Lemon Danish for a Danish Dad
Happy Father’s Day!
I was swamped and never did a Mother’s Day post but this year I made a quiche for my carb-abstaining Mother. I actually really need to post that recipe for a multitude of reasons but let’s leave that to another day because today is all about the Dads!
I’m lucky enough to have two Fathers in my life. Hopefully as a more socially tolerant world evolves more young ladies will get to say that in the future. My Dads aren’t partners, one is my “Bio-Dad” and one is my “Step-Dad” married to the Meat-eating Mom. Still, whether straight or gay, having two Dads is kind of awesome. I’m lucky to have two who genuinely do care and love me. Each in their own way though I will say that explaining the situation surrounding “Bio-Dad” aka “Korea Dad” can be a bit complicated. It isn’t the easiest relationship to explain since he lives thousands upon thousands miles and 16 hours ahead of me. I don’t really get to celebrate Father’s Day with him.
My “Step-Dad” or “Danish Dad” as he’d probably like to call himself, I see nearly every day. This is largely driven by the fact that I live at home. I have to admit that if I saw a little less of my parents I wouldn’t complain. Only because I do prefer my independence and having lived alone for several years, miss some of the benefits that go along with that. An upside though is that “Danish Dad” is always happy to eat anything I bake which makes it a lot easier for me to NOT eat them.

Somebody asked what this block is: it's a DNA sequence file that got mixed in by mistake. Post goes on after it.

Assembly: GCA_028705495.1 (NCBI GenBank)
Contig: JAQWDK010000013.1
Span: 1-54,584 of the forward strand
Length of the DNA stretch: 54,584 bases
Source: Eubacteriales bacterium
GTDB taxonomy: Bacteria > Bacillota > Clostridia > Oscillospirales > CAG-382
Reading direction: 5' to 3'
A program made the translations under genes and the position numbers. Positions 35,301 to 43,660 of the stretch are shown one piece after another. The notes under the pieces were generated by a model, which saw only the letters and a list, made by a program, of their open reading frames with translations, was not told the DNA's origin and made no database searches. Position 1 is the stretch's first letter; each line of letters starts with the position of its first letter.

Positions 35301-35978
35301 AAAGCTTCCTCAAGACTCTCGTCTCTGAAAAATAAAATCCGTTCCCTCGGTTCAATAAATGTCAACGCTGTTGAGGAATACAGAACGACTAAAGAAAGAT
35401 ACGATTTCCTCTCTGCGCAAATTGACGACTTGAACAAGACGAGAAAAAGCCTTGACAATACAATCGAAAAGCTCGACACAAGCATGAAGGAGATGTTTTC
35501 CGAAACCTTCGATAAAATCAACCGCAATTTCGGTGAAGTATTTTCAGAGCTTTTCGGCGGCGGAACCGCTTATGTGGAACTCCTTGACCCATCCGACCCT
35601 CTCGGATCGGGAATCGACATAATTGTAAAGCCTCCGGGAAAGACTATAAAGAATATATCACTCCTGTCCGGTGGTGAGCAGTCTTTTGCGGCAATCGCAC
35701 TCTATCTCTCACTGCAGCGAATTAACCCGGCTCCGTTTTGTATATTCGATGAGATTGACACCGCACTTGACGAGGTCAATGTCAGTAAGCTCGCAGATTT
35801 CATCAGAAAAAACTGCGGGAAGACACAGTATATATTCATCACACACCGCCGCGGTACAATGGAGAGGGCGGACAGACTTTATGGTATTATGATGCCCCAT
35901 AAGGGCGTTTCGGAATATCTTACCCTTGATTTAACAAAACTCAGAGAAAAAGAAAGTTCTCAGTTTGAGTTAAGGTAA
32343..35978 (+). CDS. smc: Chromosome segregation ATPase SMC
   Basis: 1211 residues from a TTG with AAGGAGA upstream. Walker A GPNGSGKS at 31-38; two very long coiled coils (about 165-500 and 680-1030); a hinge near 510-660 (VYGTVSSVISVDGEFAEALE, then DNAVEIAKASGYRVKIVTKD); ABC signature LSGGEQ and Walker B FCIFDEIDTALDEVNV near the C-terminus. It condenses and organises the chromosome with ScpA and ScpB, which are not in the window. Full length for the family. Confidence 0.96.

He has also been there for me in the middle of the night to put aloe on a second degree sunburn, let me cry when I broke up with a boyfriend the night before a chem final, taught me to drive, brought me the joy of sushi and even smiled when a boyfriend gave me the exact same Christmas gift my Dad had purchased for me but didn’t get to give me first. In short he’s been kind of awesome.
That’s why I want to dedicate my first ever try at making homemade Danish to Father’s Day! See my Step-Dad is from Denmark. Betcha didn’t guess that from the “Danish Dad” reference. Um Olivia, yes we did. Yes you’re very smart. Shut up. (What’s that from? Win a prize!) Danish Dad moved to Chicago from Denmark as a very young child but he’s still very proud of his homeland and will loudly proclaim the prowess of both Vikings and The Chicago Cubs given any opportunity.
Of course then I remind him I’m a Yankees fan descended from the Celts. He loves me anyway and as far as he’s concerned I’m just as Danish as he is. Why? “Because you’re my daughter and we don’t care about that blood nonsense.” Proof in the pudding that he’s a good Dad right there. Proof that biological goo is not the only basis for parenthood. Proof that there are a number of great Dads out there, biological or not, who should be celebrated today.
This was my first time making a complicated pastry dough from scratch. Danish pastry is a slightly more forgiving dough than puff pastry and croissants; Julia Child is also far from a stickler to needless tradition meaning you get to use a food processor to speed this up. A food processor is actually going to produce superior product because you can work faster and therefore keep your butter colder–just like with making pie dough. I think the dough came out really well, it was so yeasty and fluffy!